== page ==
- Nate Carter
5 Major Money Mistakes by New Hires
So you just landed your first job! Well done. A steady paycheck means no longer surviving on Ramen noodles and finally having some money left over after you pay all your bills. Unfortunately, this also a time when many people make huge financial missteps. Avoid these five major money mistakes as you start your career and get yourself on a solid path to financial freedom.
1. Buying a New Car: Let’s say Jessie gets a job making $40,000 per year and to reward himself, he buys a new car worth his first year of salary. He pays a modest deposit and finances the car over five years. Jessie tries to justify this purchase by saying he needs a reliable car for work, and he thinks his salary can cover this expense. Here is why Jessie’s logic is flawed. First, Jessie overestimated his earnings by basing the purchase on his gross salary. After the government deducts Federal and State taxes, his salary is closer to $33,000 per year.
Second, Jessie failed to consider all the other expenses that come with owning a car such as interest on his car loan, gas, tolls, insurance, and maintenance. In total he will spend far more than $40,000 on this car over the next five years. Poor Jessie, he just got a job and he is already in a financial hole. As a better alternative Jessie could have skipped buying this car and used public transportation or moved closer to his employer so he can walk or ride his bike. If he absolutely needed to purchase a car he could have bought a reliable used car that would provide the same transportation at a significant discount.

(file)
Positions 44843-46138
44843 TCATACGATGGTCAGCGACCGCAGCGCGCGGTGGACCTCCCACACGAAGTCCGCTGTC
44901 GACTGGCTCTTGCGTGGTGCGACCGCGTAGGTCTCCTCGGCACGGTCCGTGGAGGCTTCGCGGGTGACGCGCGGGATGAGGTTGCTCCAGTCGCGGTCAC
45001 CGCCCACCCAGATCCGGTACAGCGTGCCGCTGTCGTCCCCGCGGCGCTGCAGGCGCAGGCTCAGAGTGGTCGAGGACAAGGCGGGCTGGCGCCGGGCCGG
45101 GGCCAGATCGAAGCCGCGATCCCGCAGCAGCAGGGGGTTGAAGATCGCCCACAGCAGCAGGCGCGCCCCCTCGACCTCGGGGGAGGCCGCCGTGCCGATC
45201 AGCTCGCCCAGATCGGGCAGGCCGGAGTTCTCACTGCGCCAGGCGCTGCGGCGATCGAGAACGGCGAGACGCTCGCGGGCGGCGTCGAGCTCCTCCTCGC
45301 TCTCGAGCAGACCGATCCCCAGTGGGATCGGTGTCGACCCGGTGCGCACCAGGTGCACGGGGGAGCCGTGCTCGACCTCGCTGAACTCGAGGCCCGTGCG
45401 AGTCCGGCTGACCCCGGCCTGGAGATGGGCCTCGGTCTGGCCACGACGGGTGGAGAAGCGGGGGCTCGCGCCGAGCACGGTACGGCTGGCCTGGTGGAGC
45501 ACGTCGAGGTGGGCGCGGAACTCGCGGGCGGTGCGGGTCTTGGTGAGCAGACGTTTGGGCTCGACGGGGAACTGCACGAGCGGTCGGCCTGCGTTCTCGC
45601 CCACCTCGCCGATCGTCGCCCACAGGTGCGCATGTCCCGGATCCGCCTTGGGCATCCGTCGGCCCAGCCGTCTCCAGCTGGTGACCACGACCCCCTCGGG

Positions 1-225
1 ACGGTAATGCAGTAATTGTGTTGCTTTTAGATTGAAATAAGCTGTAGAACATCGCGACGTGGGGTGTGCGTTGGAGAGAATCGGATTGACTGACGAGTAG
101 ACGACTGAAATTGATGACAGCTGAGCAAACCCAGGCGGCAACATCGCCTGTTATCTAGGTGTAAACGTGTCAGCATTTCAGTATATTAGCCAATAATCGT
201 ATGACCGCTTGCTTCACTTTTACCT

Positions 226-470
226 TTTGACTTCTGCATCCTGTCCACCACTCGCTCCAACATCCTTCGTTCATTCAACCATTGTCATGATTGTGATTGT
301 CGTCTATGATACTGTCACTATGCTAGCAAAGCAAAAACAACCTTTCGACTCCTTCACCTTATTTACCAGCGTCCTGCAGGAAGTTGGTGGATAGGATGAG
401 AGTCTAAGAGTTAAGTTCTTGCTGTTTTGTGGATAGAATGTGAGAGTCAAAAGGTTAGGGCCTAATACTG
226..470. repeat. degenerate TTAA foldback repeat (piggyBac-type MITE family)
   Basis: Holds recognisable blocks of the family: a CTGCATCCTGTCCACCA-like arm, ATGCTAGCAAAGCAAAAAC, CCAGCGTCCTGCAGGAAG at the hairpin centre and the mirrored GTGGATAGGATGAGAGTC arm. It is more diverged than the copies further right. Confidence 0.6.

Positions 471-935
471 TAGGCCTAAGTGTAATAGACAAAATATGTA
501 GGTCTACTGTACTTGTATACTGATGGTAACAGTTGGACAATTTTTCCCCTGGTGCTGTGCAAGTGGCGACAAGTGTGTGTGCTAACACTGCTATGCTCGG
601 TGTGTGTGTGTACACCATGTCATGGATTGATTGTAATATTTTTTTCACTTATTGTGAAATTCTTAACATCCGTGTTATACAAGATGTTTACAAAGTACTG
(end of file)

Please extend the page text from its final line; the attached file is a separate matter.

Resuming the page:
What is more important to understand about Jessie’s car mistake is that he just made a tremendous shift of power from himself to his new employer. When you are free of consumer debt you have power. You are nimble and can make course corrections without the burden of high monthly payments hanging over your head. Jessie may have to stick with this job for a while even if it is a bad fit in order to pay his debts.
2. Not Maxing Out Retirement Accounts: When starting a new job, you want to immediately file all the necessary paperwork to maximize your contributions to your employer’s retirement program. There are two reasons why this is such an important step on your path to financial freedom. First, you do not miss money you never had. If these contributions are deducted from your salary right away, you will learn to live on a lower paycheck. Second, you will benefit from the free money earned by your employer’s match. If you save $5,000 and your employer matches it with $5,000, you have doubled your money with zero risk. You will never get those odds in Vegas! As you continue to save and this money compounds year after year, it will grow into a sizable nest egg.